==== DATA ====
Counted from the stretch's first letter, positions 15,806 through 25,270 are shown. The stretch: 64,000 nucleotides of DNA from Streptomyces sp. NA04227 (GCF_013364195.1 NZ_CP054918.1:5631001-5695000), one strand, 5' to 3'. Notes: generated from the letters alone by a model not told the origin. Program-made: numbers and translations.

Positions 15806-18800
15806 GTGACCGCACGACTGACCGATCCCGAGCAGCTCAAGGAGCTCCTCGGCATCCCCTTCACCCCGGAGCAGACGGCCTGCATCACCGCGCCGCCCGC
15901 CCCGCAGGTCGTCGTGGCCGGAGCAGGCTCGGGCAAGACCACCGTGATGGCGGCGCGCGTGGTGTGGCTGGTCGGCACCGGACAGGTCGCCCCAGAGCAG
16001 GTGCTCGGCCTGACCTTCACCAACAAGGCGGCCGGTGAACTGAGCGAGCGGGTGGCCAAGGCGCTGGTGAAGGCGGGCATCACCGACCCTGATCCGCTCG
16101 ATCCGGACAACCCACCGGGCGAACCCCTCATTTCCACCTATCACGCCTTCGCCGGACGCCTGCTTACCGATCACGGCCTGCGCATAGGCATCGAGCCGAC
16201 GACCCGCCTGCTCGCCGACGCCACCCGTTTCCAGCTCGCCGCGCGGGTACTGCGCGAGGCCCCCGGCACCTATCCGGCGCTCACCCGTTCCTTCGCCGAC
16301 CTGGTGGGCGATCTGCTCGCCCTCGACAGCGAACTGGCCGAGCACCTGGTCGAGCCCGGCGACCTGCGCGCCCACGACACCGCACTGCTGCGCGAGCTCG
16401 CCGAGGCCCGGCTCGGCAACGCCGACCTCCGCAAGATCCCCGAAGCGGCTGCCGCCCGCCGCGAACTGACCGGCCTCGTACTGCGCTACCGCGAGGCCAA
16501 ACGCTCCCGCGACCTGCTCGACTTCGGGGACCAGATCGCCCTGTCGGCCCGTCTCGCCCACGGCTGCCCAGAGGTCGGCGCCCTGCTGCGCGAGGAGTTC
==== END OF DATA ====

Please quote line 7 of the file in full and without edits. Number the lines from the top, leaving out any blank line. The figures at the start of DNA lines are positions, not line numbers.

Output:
16201 GACCCGCCTGCTCGCCGACGCCACCCGTTTCCAGCTCGCCGCGCGGGTACTGCGCGAGGCCCCCGGCACCTATCCGGCGCTCACCCGTTCCTTCGCCGAC